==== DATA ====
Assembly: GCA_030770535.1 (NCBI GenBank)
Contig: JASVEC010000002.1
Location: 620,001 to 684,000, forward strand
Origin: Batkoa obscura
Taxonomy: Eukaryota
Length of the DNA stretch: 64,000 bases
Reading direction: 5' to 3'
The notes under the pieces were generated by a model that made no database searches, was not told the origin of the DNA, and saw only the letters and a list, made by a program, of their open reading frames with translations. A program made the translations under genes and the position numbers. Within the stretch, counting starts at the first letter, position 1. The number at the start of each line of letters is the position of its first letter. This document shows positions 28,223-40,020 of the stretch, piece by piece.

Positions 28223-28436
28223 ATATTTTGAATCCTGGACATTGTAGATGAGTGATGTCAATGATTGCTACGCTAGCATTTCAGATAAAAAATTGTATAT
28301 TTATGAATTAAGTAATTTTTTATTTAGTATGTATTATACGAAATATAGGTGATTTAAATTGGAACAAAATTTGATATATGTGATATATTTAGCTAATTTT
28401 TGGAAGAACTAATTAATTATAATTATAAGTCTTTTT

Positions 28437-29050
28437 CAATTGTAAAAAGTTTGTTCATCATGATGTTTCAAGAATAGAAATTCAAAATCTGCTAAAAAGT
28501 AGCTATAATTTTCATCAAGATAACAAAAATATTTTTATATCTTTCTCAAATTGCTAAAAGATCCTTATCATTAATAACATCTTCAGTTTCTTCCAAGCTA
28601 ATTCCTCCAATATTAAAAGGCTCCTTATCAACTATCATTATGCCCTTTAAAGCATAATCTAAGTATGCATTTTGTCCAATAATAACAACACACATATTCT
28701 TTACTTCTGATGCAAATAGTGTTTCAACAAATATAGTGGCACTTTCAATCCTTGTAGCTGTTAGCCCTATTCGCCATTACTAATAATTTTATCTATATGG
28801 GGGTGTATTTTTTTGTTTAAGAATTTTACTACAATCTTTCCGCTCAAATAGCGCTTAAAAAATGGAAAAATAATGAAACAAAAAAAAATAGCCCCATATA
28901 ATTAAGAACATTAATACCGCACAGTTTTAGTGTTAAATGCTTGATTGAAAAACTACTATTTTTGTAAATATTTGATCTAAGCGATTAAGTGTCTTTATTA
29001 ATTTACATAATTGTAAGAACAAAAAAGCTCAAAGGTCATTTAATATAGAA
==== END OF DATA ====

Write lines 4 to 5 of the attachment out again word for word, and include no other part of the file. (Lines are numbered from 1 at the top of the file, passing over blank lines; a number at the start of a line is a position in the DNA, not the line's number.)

Origin: Batkoa obscura
Taxonomy: Eukaryota